Smell can be a powerful motivator. The fragrance of freshly baked cookies may compel a person to come to the kitchen, while a musky perfume might entice a date. In the mosquito universe, an irresistible scent is one produced by two dangerous viruses after hijacking a human body, a new study found.
The viruses that cause Zika and dengue fever alter how their hosts smell, making them more likely to be bitten by mosquitoes, according to researchers. The discovery was announced Wednesday in the journal Cell and is the result of experiments on both mice and people.
The scientists also identified a potential way to block this scent and stop the spread of the disease, using a medication already known to people struggling with acne, isotretinoin, also known by the trade name Accutane.
“In some countries, these mosquito-transmitted diseases are very prominent,” said co-author Penghua Wang, an assistant professor at UConn Health, the University of Connecticut’s school of medicine and medical center. “In the long run, if this medication really works, then people may have a way to prevent or at least reduce this burden.”
The smell is linked to high levels of a compound called acetophenone, described by the study authors as a “potent attractant” for mosquitoes. It’s made by a bacteria that grows on skin, but normally skin secrets a protein that restrains it. However, this study suggests Zika and dengue suppress the production of this critical protein, allowing the bacteria to grow faster and for more acetophenone to emerge.
This results in a scent that attracts mosquitoes and propels the cycle of infection forward. While people in tropical and subtropical areas—where these viruses thrive and are a leading public health concern—are likely to get bit by mosquitoes generally, this scent increases the odds that mosquitoes are biting infected individuals.
Vectors like mosquitoes help viruses survive. When an infected mosquito bites a healthy person, it can transmit a virus. An infected person, meanwhile, can spread the virus to a healthy mosquito. Newly infected mosquitoes can go on to do more damage.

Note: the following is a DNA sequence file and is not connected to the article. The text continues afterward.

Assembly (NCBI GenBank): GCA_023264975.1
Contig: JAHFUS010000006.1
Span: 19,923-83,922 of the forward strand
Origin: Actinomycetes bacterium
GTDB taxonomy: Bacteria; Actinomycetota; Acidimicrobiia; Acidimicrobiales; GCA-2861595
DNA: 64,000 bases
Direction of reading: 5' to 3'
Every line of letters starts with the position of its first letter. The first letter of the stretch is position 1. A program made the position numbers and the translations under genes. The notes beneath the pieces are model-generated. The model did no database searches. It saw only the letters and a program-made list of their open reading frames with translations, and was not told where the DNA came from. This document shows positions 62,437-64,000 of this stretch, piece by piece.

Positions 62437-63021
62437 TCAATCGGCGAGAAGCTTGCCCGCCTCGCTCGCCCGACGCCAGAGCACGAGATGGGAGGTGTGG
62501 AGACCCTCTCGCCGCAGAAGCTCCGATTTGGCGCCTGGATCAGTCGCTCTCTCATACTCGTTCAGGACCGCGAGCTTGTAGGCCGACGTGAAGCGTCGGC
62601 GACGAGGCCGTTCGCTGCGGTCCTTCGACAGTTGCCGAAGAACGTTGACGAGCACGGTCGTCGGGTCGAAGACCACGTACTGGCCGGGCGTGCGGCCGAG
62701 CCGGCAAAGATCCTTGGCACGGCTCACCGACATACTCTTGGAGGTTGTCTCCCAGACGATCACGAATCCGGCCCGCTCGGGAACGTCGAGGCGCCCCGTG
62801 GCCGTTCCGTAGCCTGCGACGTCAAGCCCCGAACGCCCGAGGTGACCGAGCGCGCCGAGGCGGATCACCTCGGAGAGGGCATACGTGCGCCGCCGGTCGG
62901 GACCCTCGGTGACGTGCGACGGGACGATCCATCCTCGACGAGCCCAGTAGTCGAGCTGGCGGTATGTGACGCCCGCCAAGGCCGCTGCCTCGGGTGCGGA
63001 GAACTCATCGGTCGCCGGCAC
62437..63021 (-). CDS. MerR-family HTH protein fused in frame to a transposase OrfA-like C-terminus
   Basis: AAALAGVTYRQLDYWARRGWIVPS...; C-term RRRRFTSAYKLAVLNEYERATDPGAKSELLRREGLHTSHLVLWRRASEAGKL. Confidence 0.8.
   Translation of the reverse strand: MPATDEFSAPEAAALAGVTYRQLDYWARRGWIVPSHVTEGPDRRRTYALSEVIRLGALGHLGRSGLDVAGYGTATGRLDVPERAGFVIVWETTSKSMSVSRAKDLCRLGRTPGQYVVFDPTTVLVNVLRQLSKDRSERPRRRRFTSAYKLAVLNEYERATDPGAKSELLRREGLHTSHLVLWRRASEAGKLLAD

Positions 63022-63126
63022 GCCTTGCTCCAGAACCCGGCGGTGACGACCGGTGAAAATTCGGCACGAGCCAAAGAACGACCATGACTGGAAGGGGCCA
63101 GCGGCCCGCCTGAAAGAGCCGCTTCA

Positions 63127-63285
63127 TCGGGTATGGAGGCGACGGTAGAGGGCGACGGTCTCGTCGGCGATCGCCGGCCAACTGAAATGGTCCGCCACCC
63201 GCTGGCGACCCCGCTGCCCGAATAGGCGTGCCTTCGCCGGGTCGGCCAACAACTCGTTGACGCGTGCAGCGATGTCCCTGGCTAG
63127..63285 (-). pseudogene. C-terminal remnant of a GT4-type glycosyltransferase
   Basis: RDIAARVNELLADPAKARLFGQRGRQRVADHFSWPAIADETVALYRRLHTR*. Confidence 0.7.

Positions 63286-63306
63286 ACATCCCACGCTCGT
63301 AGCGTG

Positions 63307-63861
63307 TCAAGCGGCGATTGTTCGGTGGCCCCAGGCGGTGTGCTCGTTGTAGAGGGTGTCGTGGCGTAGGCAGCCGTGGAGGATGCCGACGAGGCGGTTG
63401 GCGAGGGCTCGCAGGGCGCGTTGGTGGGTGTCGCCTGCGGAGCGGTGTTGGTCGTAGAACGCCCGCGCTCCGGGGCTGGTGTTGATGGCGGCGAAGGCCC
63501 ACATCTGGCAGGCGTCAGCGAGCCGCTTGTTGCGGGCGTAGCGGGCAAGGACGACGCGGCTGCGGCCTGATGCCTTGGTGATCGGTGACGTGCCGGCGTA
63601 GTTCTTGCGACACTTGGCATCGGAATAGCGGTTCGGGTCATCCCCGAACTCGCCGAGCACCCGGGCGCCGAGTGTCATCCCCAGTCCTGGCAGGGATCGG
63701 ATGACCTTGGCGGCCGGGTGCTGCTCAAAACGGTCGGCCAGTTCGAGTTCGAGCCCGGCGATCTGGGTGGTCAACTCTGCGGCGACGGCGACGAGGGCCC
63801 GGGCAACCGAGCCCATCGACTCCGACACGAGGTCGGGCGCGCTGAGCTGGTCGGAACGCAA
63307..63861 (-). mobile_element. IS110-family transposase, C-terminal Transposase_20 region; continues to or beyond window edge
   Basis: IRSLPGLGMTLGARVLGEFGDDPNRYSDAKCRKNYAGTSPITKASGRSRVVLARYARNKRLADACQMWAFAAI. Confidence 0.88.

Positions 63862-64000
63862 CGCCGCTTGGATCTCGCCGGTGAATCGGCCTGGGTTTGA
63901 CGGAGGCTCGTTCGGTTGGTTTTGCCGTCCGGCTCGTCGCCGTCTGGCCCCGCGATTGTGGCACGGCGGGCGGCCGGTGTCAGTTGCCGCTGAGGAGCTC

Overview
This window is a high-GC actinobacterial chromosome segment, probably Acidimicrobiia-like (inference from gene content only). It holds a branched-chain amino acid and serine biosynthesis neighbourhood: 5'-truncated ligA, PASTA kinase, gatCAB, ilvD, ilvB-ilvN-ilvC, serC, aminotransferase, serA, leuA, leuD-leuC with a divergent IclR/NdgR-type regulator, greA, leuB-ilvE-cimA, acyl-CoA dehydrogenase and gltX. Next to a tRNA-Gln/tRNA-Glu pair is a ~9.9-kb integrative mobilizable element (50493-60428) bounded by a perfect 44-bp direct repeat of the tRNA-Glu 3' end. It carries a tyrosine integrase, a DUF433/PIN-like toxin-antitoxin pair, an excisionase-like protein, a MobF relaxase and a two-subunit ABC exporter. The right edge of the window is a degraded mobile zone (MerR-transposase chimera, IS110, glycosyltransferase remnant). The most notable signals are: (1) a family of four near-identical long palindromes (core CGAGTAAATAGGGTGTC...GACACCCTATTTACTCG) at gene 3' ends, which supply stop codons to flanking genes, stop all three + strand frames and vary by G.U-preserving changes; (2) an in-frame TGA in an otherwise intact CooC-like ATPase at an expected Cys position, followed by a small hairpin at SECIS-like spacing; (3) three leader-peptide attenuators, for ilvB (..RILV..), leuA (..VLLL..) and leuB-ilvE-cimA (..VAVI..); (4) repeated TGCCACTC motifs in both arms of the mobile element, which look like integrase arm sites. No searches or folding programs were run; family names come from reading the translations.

Researchers previously discovered that malaria can alter the smell of its host, which in turn attracts mosquitoes. This suggested to the new study authors that it was worth investigating whether the same was true for Zika and dengue.
Dengue is a viral infection caused by four closely related viruses. These viruses spread through the bites of two types of mosquitoes. While half of the world’s population is at risk of developing dengue fever, over 80% of cases are generally mild and asymptomatic, according to the World Health Organization. However, it can be more severe. While scientists report dengue cases may be undercounted because of Covid-19, on average it’s known to cause around 20,000 deaths each year.
Zika belongs to the same family of viruses as dengue and is transmitted by the same kinds of mosquitoes. Most people with a Zika infection do not develop symptoms, and those who do experience things like fever, conjunctivitis and neurological complications. A Zika virus infection during pregnancy can also result in a birth defect called microcephaly.
There is no specific vaccine or medicine for Zika virus. The dengue vaccine is only recommended for children between the ages of 9 and 16 who have already been infected — the aim is to prevent severe dengue in the future.